Most people in my family didn’t fully grasp the severity of what I deal with until I was blindsided at a wedding reception in a restaurant’s wine room. A full on panic attack with tears and shaking hit me like a truck, and then finally they started to see how much something so small can end up pushing me over the edge. It was an eye opener for them.

Anxiety is no joke, and when you or someone you know is dealing with it, real support means everything. Which brings me to why I write, and why I give it away for free. So many people feel alone in their struggles. And they shouldn’t. Simple as that.

People feel as though I’m writing to them because they connect with my words on a level that, to them, feels very personal. And that’s because it is.

How about you?

Stay tuned for the next question.

Review: Milk And Honey

This was originally shared as an exclusive sneak peak in the first poetry issue of Mailbox Eulogies a week ago. To join, click here.

There’s no doubt that Ms. Kaur has overcome a lot in her years and her writing does pack a bit of a punch. But, I found that her style was a little shallow and distracting at times. Let me elaborate.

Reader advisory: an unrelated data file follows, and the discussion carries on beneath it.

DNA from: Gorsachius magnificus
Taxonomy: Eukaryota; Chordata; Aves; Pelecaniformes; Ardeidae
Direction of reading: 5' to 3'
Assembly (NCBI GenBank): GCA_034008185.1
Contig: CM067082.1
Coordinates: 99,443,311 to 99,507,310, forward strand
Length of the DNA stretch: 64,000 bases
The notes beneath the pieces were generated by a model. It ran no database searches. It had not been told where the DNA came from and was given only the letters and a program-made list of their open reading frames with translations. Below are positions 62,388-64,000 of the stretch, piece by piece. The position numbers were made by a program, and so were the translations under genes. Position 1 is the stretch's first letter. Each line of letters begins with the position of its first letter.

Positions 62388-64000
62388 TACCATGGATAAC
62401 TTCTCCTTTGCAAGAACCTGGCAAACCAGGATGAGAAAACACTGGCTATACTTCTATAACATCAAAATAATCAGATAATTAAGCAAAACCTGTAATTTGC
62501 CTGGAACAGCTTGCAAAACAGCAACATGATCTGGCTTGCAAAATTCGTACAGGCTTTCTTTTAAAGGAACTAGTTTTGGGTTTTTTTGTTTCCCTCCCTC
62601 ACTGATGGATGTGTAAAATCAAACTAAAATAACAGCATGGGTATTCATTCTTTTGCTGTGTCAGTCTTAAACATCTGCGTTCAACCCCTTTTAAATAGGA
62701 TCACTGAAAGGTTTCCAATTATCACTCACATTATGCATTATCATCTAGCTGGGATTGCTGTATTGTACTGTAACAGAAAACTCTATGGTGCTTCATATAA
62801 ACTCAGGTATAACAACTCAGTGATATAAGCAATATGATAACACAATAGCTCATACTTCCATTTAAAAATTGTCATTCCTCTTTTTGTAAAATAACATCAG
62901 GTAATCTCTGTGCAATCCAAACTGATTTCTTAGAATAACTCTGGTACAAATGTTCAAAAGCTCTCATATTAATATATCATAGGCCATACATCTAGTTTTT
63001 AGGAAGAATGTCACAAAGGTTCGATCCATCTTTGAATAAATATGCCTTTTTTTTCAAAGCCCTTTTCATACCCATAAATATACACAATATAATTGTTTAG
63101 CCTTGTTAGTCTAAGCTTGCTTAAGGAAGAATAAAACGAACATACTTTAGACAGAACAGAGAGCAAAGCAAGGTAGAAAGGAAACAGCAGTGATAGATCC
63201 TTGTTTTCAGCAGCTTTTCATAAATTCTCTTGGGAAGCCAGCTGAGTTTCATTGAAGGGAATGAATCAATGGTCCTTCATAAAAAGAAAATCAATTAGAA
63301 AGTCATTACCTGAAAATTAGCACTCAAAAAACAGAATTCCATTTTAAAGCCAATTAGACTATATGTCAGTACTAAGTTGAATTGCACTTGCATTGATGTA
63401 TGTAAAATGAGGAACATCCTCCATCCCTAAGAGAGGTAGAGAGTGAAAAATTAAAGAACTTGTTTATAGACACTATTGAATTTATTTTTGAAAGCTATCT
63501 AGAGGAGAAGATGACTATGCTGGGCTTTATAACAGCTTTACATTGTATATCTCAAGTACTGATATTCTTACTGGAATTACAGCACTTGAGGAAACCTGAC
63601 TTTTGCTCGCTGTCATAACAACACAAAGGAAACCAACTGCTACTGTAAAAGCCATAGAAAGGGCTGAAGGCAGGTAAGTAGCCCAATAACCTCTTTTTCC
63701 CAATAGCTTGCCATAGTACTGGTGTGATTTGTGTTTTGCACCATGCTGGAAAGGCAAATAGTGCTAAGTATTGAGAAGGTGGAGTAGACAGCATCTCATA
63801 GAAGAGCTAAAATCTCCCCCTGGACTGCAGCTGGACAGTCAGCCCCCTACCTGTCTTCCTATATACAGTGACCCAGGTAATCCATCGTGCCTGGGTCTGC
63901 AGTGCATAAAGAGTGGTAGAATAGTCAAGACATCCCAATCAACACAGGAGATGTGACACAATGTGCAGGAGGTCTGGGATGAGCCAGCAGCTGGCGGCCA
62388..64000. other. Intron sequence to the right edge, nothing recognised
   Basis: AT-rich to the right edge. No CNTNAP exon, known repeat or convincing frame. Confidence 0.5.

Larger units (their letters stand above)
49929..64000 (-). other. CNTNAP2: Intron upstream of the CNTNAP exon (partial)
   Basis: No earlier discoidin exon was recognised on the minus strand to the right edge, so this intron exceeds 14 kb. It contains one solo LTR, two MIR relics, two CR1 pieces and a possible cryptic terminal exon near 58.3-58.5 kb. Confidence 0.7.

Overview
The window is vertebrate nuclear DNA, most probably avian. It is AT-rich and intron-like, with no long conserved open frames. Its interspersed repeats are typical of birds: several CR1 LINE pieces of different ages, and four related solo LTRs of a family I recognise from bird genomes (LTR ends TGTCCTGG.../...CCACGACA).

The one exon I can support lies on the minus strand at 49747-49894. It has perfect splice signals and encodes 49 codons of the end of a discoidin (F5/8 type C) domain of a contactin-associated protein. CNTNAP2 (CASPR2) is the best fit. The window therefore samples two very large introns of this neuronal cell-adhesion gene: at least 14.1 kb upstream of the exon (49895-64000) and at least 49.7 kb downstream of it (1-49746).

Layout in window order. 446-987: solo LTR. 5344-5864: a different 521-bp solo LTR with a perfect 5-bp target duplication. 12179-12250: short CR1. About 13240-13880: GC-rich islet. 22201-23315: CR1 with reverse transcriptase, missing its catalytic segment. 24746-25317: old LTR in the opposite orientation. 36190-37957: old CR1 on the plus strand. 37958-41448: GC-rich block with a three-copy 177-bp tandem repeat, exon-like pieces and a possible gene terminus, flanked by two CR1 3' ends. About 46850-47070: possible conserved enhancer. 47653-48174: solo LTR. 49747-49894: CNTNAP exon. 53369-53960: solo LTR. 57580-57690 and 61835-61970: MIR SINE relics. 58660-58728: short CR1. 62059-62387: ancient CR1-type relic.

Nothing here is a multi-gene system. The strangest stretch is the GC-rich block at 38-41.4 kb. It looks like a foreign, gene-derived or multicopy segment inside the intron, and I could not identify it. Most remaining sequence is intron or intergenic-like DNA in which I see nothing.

The first section was the worst, involving graphic details of being abused and molested by strangers and extended family members. This was triggering to the point that I needed to take actions to calm down before sleeping.

Further into the book, she discusses love and desire. She speaks in metaphors about masturbation, setting the world on fire with lust, using tongues to write poetry between the legs, etc. Even her line drawings were somewhat graphic in places, like fingers dripping with honey. But then when the f-word finally makes an appearance, she blocks it out with asterisks. I found that to be rather odd, but accepted it and moved on.

Her writing style doesn’t include capitalization, punctuation other than periods, or even strategic line breaks where pauses would be found naturally. A couple poems needed to be reread in order to learn the meaning. A couple pieces were somewhat complicated, requiring some time to decipher the meaning.

The rest were almost too simple. I often find that poems that can have more than one meaning, depending on how the reader interprets it, is more powerful that a shallow line that says only one thing with no other depth or nuance to it.